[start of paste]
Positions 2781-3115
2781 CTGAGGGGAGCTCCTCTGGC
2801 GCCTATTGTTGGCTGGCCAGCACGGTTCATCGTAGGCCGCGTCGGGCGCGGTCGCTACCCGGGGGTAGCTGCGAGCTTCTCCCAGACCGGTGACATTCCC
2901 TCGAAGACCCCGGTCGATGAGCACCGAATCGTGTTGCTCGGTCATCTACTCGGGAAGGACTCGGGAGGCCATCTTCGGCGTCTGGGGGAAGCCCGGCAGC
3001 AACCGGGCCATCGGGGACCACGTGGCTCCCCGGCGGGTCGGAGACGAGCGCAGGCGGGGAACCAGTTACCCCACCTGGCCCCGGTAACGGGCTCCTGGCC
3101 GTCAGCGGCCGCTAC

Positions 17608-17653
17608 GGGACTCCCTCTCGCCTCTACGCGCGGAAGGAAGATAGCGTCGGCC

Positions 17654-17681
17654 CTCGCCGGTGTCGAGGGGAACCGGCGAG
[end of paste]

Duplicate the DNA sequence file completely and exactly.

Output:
Positions 2781-3115
2781 CTGAGGGGAGCTCCTCTGGC
2801 GCCTATTGTTGGCTGGCCAGCACGGTTCATCGTAGGCCGCGTCGGGCGCGGTCGCTACCCGGGGGTAGCTGCGAGCTTCTCCCAGACCGGTGACATTCCC
2901 TCGAAGACCCCGGTCGATGAGCACCGAATCGTGTTGCTCGGTCATCTACTCGGGAAGGACTCGGGAGGCCATCTTCGGCGTCTGGGGGAAGCCCGGCAGC
3001 AACCGGGCCATCGGGGACCACGTGGCTCCCCGGCGGGTCGGAGACGAGCGCAGGCGGGGAACCAGTTACCCCACCTGGCCCCGGTAACGGGCTCCTGGCC
3101 GTCAGCGGCCGCTAC

Positions 17608-17653
17608 GGGACTCCCTCTCGCCTCTACGCGCGGAAGGAAGATAGCGTCGGCC

Positions 17654-17681
17654 CTCGCCGGTGTCGAGGGGAACCGGCGAG